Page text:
- Mohammed Zahoor, M.D., 53, of Oakland County, Michigan, convicted for conspiracy to commit health care fraud and wire fraud, was sentenced to eight years in prison and ordered to pay $36,645,577 in restitution.
- Zahid Sheikh, M.D., 62, of Macomb County, Michigan, was sentenced to 70 months in prison and ordered to pay $2,088,797 in restitution in connection with his guilty plea to one count of conspiracy to commit health care fraud.
- Abdul Haq, M.D., 76, of Ypsilanti, Michigan, was sentenced to four years in prison and ordered to pay $6,927,046.12 in restitution in connection with his guilty plea to one count of conspiracy to commit health care fraud.
- Steven Adamczyk, M.D., 47, of Bloomfield Hills, Michigan, was sentenced to 42 months in prison and ordered to pay $1,237,570.97 in restitution in connection with his guilty plea to one count of conspiracy to commit health care fraud.
- David Weaver, M.D., 67, of Canton, Michigan, was sentenced to three years in prison and ordered to pay $229,500 in restitution in connection with his guilty plea to one count of conspiracy to commit health care fraud.
- Glenn Saperstein, M.D., 58, of Commerce Township, Michigan, was sentenced to 20 months in prison and ordered to pay $2,722,760.95 in restitution in connection with his guilty plea to one count of conspiracy to commit health care fraud.
- Manish Bolina, M.D., 43, of Canton, Michigan, was sentenced to 20 months in prison and ordered to pay $310,936.95 in restitution in connection with his guilty plea to one count of false statements.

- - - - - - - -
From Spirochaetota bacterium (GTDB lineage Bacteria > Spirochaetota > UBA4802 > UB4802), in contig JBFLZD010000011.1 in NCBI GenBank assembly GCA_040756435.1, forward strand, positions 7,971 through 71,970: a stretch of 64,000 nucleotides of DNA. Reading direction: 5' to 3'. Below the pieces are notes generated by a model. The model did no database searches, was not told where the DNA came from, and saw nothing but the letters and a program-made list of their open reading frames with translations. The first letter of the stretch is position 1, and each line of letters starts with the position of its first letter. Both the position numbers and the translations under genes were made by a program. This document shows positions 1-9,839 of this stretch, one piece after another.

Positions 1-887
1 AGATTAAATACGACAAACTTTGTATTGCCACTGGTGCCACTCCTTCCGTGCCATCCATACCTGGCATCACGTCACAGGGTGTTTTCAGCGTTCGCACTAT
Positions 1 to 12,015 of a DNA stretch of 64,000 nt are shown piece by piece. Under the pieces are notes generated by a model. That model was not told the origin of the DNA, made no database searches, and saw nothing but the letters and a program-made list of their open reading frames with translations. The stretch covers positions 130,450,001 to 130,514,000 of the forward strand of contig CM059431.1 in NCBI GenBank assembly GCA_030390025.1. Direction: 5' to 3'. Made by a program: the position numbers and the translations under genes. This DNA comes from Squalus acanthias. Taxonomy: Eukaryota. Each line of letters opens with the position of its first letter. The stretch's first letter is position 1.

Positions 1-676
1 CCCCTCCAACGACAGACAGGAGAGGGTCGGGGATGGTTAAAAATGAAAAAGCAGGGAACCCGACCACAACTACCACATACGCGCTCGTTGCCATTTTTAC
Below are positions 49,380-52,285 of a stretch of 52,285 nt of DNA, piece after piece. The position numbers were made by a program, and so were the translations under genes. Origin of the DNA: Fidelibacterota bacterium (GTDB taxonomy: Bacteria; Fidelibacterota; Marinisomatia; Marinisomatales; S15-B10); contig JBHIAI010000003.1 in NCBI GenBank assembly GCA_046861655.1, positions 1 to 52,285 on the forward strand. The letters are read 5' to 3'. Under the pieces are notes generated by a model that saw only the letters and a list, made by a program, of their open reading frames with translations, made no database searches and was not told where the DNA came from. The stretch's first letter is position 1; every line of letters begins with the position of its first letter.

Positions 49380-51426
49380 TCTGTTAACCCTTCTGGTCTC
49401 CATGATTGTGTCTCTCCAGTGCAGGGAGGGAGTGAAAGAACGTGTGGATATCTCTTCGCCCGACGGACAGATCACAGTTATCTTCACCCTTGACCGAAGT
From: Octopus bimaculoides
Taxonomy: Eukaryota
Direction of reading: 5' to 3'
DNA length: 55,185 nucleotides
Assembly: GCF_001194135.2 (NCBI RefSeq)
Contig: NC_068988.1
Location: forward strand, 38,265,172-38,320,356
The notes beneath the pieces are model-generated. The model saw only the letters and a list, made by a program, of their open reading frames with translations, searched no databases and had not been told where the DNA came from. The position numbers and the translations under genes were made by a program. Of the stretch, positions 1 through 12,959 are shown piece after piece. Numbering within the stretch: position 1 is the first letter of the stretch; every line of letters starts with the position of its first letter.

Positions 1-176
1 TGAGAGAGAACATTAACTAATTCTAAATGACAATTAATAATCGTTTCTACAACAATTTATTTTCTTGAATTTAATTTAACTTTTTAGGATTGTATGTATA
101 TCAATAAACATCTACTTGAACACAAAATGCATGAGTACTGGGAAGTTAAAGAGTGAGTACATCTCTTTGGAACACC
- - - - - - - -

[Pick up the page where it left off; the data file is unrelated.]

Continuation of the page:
- Hussein Saad, M.D., 42, of Dearborn, Michigan, was sentenced to 10 months in prison and ordered to pay $415,207.54 in restitution in connection with his guilty plea to one count of false statements.
- David Yangouyian, M.D., 58, of Farmington Hills, Michigan, was sentenced to six months in prison and ordered to pay $35,480.98 in restitution in connection with his guilty plea to one count of conspiracy to commit health care fraud.
Other defendants sentenced by the court include:
- Mashiyat Rashid was sentenced to 15 years and ordered to pay over $51 million in restitution in connection with his guilty plea to one count of conspiracy to commit health care fraud and wire fraud and one count of money laundering.
- Yousef Almatrahi, 34, of Romulus, Michigan, the owner of a home health agency, was sentenced to three years in prison and ordered to pay $1,359,512.69 in restitution in connection with his guilty plea to one count of conspiracy to commit health care fraud in connection with his payment of illegal kickbacks for the referral of patients from the clinics for medically unnecessary home health services.
- Hina Qazi, 39, of Rochester Hills, Michigan, the owner of a home health agency, was sentenced to 18 months and ordered to pay $827,713 in restitution in connection with her guilty plea to one count of conspiracy to commit health care fraud in connection with her payment of illegal kickbacks for the referral of patients from the clinics for medically unnecessary home health services.
- Joshua Burns, 43, of Detroit, Michigan, was sentenced to one day in prison and ordered to pay $144,00 in restitution in connection with his guilty plea to one count of conspiracy to defraud the United States and pay and receive illegal kickbacks and bribes in connection with Patino’s referral of urine drug testing and sponsorship of MMA fighters.
The following defendants were scheduled to be sentenced on later dates: